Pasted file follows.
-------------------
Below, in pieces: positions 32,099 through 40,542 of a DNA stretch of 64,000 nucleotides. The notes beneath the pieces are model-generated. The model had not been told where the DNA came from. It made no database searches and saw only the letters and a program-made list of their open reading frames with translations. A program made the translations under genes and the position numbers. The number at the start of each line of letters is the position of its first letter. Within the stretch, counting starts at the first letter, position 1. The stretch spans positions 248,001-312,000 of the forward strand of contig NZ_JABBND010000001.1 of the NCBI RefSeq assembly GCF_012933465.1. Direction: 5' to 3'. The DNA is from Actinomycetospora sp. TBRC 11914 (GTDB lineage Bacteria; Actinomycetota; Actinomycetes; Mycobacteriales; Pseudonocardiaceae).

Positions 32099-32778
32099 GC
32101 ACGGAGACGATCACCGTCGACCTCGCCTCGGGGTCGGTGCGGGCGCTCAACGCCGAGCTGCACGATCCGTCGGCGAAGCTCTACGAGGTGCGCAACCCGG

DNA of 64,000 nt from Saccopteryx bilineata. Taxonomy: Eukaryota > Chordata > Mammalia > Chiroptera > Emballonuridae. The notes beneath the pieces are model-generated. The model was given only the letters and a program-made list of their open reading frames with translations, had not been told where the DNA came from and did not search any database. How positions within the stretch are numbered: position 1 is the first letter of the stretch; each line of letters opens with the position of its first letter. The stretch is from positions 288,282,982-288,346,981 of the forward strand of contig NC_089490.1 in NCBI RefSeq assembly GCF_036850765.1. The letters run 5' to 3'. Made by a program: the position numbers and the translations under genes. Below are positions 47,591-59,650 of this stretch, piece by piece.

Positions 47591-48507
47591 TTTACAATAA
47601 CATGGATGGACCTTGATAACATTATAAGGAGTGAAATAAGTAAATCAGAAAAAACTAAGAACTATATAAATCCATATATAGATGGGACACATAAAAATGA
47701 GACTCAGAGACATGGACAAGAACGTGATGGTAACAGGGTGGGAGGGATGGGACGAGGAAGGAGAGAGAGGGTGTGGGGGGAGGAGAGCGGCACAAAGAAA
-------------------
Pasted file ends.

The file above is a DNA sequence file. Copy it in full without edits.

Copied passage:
Below, in pieces: positions 32,099 through 40,542 of a DNA stretch of 64,000 nucleotides. The notes beneath the pieces are model-generated. The model had not been told where the DNA came from. It made no database searches and saw only the letters and a program-made list of their open reading frames with translations. A program made the translations under genes and the position numbers. The number at the start of each line of letters is the position of its first letter. Within the stretch, counting starts at the first letter, position 1. The stretch spans positions 248,001-312,000 of the forward strand of contig NZ_JABBND010000001.1 of the NCBI RefSeq assembly GCF_012933465.1. Direction: 5' to 3'. The DNA is from Actinomycetospora sp. TBRC 11914 (GTDB lineage Bacteria; Actinomycetota; Actinomycetes; Mycobacteriales; Pseudonocardiaceae).

Positions 32099-32778
32099 GC
32101 ACGGAGACGATCACCGTCGACCTCGCCTCGGGGTCGGTGCGGGCGCTCAACGCCGAGCTGCACGATCCGTCGGCGAAGCTCTACGAGGTGCGCAACCCGG

DNA of 64,000 nt from Saccopteryx bilineata. Taxonomy: Eukaryota > Chordata > Mammalia > Chiroptera > Emballonuridae. The notes beneath the pieces are model-generated. The model was given only the letters and a program-made list of their open reading frames with translations, had not been told where the DNA came from and did not search any database. How positions within the stretch are numbered: position 1 is the first letter of the stretch; each line of letters opens with the position of its first letter. The stretch is from positions 288,282,982-288,346,981 of the forward strand of contig NC_089490.1 in NCBI RefSeq assembly GCF_036850765.1. The letters run 5' to 3'. Made by a program: the position numbers and the translations under genes. Below are positions 47,591-59,650 of this stretch, piece by piece.

Positions 47591-48507
47591 TTTACAATAA
47601 CATGGATGGACCTTGATAACATTATAAGGAGTGAAATAAGTAAATCAGAAAAAACTAAGAACTATATAAATCCATATATAGATGGGACACATAAAAATGA
47701 GACTCAGAGACATGGACAAGAACGTGATGGTAACAGGGTGGGAGGGATGGGACGAGGAAGGAGAGAGAGGGTGTGGGGGGAGGAGAGCGGCACAAAGAAA